TBA member Shimon Soferr wrote the following article honoring Kiva Skolnick, may his memory be for a blessing.
NorthShore Sunday Sun, 12 August 2012
All people want to be remembered. This is natural. Because most people tend to forget, most people are afraid of being forgotten, and that is also natural. Many people, therefore, invest a lot of efforts in the fear of being forgotten. Some accumulate a lot of money to leave behind them. Some break records in sports, become famous artist, travelers, scientists, mayors, governors or presidents. Some write books or memoirs, build hospitals or libraries, or dedicate walls in such establishments. Some have airports, streets and whole institutions named after them, and some become war heroes or heroes from Hollywood.
They all do these, and so many other things, lest their names be forgotten in the eternal obliviousness of death. Unfortunately, though their names are inscribed somewhere in books, in accounts, on walls or in annals and records, few of them enter eternal memory. While we are constantly reminded of them, few of them are truly remembered. This is because our human memory is very short and extremely selective.
There are a few people, on the other hand, who do not leave fortunes behind, do not write books, invent things, break records or discover new continents. And yet we make the effort, very often subconsciously, to assign them to memory, and therefore we remember them for the rest of our own lives. Dr. Kiva Skolnick, the dentist from Beverly, who died on Saturday, the fourth of August of this year, is one of those few.
What makes us assign such people to our own, personal memory without any social endeavor to make their remembrance publicly available, and often without even making a conscious decision to remember them forever? We could, of course, make a long list of Kiva’s contributions to Beverly, to dentistry or to his life long devotion to his Temple. We could describe his philanthropic approach toward his patients and the needy, or his humorous attitude toward life and how he embraced living. We could mention the large number of people who knew him, loved him, cherished and sought his company and therefore assigned him to memory and will miss him for a long, long time.
But there are a few other qualities that make Kiva Skolnick so memorable. These are qualities that not many of us are aware of, of which Kiva himself was probably unaware, and he would reject them instantly if it were ever suggested to him that he had them in him.
Abraham, the patriarch from the Book of Genesis, in the Bible, is famous, among other things, for his argument with God. God was about to destroy Sodom and Gomorra, the cities of evil, and Abraham wanted God to spare them for the sake of fifty, forty, or even ten righteous people who might live in those cities. God agrees to spare Sodom and Gomorra; not so much for the sake of a few righteous people who might dwell there, but for the sake of Abraham who presented the argument to Him. Unfortunately for these two cities, not too many righteous persons were found, and we know the rest of the story.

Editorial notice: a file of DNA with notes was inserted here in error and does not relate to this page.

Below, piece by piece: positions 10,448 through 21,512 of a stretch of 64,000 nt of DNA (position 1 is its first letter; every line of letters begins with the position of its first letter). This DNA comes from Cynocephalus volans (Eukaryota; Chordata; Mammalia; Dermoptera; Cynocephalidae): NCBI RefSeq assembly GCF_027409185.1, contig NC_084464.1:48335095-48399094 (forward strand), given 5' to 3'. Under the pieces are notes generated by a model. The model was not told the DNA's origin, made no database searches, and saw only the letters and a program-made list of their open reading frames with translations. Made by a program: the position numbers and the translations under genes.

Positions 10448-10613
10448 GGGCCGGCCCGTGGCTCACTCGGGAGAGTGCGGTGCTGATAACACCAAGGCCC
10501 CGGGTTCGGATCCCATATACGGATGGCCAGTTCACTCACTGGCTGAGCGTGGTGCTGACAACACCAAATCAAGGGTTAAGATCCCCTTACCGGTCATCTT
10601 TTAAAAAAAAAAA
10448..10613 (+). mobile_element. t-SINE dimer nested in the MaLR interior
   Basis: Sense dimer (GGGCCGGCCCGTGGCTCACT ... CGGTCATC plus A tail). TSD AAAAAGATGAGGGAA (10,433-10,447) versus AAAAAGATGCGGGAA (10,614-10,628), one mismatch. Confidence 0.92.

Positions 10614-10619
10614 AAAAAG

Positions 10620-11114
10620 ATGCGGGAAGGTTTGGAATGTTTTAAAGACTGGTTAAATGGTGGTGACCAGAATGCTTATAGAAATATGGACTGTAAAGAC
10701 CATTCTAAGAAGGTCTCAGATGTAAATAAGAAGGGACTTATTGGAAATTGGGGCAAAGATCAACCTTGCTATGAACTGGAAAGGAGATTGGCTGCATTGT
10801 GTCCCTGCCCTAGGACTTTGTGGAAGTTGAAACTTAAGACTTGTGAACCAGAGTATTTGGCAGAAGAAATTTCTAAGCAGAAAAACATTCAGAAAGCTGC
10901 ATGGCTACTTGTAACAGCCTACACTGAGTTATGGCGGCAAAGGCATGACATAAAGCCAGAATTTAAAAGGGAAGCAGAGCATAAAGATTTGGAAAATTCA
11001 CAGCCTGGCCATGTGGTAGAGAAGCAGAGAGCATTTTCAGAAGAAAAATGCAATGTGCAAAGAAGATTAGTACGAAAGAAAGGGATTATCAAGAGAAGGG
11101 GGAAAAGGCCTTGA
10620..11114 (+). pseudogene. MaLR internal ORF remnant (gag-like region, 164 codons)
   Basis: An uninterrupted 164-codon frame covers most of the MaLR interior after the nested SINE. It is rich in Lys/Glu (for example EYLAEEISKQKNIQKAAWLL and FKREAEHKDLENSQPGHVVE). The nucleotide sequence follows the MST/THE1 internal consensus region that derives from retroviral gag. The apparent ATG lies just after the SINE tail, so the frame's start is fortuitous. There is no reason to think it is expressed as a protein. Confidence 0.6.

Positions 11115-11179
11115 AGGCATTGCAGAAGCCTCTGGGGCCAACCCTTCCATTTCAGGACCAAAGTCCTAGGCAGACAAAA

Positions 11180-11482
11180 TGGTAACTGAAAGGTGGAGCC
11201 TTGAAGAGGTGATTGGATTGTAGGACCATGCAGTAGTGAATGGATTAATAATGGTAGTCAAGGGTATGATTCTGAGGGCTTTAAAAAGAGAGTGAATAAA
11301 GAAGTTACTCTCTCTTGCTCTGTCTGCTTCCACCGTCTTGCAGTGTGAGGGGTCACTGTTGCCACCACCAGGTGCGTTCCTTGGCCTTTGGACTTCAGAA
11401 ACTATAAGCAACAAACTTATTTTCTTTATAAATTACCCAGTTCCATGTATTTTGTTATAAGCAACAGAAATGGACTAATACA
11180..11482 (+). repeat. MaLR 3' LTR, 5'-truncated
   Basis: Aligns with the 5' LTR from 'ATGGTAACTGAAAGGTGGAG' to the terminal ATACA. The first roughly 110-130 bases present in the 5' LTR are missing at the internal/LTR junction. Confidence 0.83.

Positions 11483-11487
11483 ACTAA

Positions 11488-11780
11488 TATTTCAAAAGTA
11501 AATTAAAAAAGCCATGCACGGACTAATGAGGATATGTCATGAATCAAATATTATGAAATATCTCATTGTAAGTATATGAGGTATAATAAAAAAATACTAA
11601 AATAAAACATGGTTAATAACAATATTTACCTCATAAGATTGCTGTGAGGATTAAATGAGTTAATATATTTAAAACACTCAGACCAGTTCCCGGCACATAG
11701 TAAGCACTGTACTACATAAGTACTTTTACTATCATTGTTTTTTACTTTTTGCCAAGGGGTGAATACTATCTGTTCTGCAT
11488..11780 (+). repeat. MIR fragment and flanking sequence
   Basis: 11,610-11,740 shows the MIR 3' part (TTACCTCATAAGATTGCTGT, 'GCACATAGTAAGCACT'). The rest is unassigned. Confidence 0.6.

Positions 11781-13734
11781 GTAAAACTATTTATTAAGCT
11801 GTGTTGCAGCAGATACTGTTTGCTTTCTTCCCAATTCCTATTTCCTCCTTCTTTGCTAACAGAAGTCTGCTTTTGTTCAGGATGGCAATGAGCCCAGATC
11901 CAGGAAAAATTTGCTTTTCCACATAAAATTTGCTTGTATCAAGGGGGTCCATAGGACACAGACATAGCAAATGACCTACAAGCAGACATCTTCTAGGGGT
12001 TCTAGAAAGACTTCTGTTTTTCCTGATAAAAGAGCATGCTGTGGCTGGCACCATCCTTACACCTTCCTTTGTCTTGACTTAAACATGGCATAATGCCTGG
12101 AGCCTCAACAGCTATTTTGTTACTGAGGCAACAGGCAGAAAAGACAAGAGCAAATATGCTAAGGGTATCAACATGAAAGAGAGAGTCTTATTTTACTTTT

The question in the Jewish traditional commentary is, What type of people would be righteous enough for God to spare places or worlds like Sodom and Gomorra? From this question developed the theory, or concept, or maybe the legend or the myth, that, even though the world is still as evil today as Sodom and Gomorra were in Abraham’s days, God spares us because of 36 unknown righteous people who live and operate in the world secretly in every generation. Thus, if Abraham were to argue again with God, to sway Him from destroying completely the world that is destroying itself, it is very possible that Abraham would present people like Kiva as the argument against such destruction.
Who are those 36 mysterious people for whose sake God has not yet and probably never will destroy the world? They are those who follow the advice of the prophet Micah:”You already know what the Lord wants from you: pursue justice, practice mercy, and walk humbly with your God.” At the same time, they follow also the admonition in the book of Psalms: “Do not seek the advice of the wicked and do not join in a council of fools (or the ‘ungodly,’depending on which translation we choose to depend).” Those who knew Kiva Skolnick would, we think, not hesitate to describe him, in retrospect, as someone who followed the advice, or admonition, of both the Psalmist and the Prophet. That is why they will assign him to memory, in addition to remembering him. People that we remember evoke pleasant or unpleasant images, emotions and feelings in us. People that we also assign to memory become internalized in our “systems” as role models whose ways and behaviors we wish to emulate and imitate. That is what makes the difference, and that is Kiva’s legacy to his friends and children and grandchildren. Perhaps we should all learn to adopt some of his ways to make this beautiful world of ours a better and safer place.